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> Tell Congress: We Will Remember In Nov!
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stoirmeil 
Posted: 22-Mar-2010, 04:13 PM
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[T]he "Baby killer!" furor highlights a far more serious, long-term political dilemma for the Republicans: how to appear to be a respectable party capable of governing while also providing political shelter for the highly motivated, though vocally disruptive, protest wing of the party associated with the Tea Party movement.

. . .

[O]ne prominent conservative commentator—former Bush speechwriter David Frum—argues that last night's vote was an enormous political reversal for Republicans. Saying that the Republicans went for "all the marbles" by unanimously opposing the bill and refusing to compromise in any way—fueling activist fury at the same time—he writes:

"So today's defeat for free-market economics and Republican values is a huge win for the conservative entertainment industry. Their listeners and viewers will now be even more enraged, even more frustrated, even more disappointed in everybody except the responsibility-free talkers on television and radio. For them, it's mission accomplished. For the cause they purport to represent, it's Waterloo all right: ours."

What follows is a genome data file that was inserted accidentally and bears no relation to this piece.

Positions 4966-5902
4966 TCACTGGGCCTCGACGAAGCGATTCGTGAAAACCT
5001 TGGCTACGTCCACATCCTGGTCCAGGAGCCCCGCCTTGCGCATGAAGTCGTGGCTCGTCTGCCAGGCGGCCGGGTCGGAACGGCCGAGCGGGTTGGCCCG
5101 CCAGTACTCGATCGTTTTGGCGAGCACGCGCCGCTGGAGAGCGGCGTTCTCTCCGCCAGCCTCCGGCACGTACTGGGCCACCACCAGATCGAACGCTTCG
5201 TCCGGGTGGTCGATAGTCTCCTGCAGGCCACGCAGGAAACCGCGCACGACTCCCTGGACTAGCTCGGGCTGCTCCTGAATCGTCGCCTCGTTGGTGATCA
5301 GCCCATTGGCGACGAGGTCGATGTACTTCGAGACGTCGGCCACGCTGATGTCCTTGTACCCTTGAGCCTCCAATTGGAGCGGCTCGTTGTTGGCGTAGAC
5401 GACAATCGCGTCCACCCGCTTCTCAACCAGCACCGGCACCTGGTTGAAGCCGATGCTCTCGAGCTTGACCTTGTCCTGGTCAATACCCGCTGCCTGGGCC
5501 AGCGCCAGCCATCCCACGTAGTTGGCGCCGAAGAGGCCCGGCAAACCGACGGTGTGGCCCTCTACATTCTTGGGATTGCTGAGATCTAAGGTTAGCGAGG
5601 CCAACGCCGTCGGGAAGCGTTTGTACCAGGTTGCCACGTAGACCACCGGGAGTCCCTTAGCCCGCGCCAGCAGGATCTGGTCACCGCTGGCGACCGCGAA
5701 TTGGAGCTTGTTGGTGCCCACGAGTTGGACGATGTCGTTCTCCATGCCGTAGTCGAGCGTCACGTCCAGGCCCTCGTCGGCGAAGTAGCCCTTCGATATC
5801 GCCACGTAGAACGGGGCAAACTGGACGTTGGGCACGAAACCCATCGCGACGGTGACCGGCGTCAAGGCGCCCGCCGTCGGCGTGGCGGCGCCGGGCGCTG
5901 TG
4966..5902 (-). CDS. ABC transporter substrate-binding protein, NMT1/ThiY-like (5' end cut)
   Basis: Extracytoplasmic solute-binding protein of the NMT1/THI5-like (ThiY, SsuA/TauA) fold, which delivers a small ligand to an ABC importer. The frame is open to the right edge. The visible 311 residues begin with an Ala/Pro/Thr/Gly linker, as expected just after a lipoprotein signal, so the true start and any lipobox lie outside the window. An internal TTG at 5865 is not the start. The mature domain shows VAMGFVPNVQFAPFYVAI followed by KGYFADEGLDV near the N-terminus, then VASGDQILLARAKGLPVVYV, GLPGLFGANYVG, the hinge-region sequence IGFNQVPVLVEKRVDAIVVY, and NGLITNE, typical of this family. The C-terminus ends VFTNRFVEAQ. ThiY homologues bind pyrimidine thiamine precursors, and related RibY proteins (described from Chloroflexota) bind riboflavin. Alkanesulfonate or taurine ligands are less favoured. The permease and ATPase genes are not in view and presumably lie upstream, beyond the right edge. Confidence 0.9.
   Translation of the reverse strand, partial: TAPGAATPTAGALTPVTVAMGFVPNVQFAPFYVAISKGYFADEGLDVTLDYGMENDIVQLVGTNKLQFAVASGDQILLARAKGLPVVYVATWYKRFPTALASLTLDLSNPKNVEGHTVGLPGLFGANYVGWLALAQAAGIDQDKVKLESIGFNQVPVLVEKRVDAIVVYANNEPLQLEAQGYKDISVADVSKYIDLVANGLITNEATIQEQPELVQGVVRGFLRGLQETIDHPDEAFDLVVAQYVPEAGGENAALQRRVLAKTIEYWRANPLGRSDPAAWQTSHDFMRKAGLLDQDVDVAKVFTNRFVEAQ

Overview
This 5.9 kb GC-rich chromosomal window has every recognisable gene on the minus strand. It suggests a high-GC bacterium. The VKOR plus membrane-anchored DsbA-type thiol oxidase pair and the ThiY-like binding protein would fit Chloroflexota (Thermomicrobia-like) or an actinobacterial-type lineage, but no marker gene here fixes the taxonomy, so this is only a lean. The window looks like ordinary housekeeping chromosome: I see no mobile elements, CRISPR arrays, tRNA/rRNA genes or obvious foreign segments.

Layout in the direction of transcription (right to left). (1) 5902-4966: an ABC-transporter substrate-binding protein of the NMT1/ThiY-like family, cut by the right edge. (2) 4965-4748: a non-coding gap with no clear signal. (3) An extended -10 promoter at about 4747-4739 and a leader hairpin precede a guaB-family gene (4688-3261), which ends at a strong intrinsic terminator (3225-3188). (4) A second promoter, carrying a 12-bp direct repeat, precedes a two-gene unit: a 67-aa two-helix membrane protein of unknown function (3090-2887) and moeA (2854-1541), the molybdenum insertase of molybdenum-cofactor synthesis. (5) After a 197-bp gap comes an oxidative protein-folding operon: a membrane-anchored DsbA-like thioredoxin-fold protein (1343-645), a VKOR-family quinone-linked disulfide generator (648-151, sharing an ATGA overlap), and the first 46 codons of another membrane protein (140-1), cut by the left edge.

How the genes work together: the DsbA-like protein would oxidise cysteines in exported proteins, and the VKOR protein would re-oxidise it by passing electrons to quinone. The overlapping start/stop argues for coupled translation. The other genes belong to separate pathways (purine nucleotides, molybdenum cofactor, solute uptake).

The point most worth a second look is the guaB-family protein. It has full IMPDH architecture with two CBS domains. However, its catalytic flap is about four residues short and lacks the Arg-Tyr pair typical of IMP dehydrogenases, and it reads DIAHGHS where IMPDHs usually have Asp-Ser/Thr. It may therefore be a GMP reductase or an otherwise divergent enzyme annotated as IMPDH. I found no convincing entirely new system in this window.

. . .

In many ways, the dilemma faced by modern Republicans is similar to the one Democrats faced in the '60s and '70s with the Vietnam-era anti-war movement. While the confrontation-minded (and media-friendly) activists garnered headlines and caused widespread disruption, the Democrats succumbed to damaging leadership divisions on the war—and in the process, allowed Republicans to tag them with sinister hippie and New Left leanings ever since. The challenge for Republicans going forward is to avoid the same undertow from their activist base—to establish majorities in Washington and not let the unsavory aspects of the fringe haunt them for decades to come.


(full article here:
http://news.yahoo.com/s/ynews/ynews_ts1298 )

As a formerly very young, loudly committed, guitar-toting, long-haired 1960s total pain in the a$$ protester, I offer my two cents, for what they are worth:

It did not work. It was a lot of momentarily impressive but quickly dissipated heat, that shed no light at all, and incidentally caused hurt among our men in the military that took a long time to heal. For some, it has never healed. You do not even reckon on whom your activism today may injure -- you think it is pure and noble, and that it is surely of such inspired benefit to all that it justifies any means whatsoever.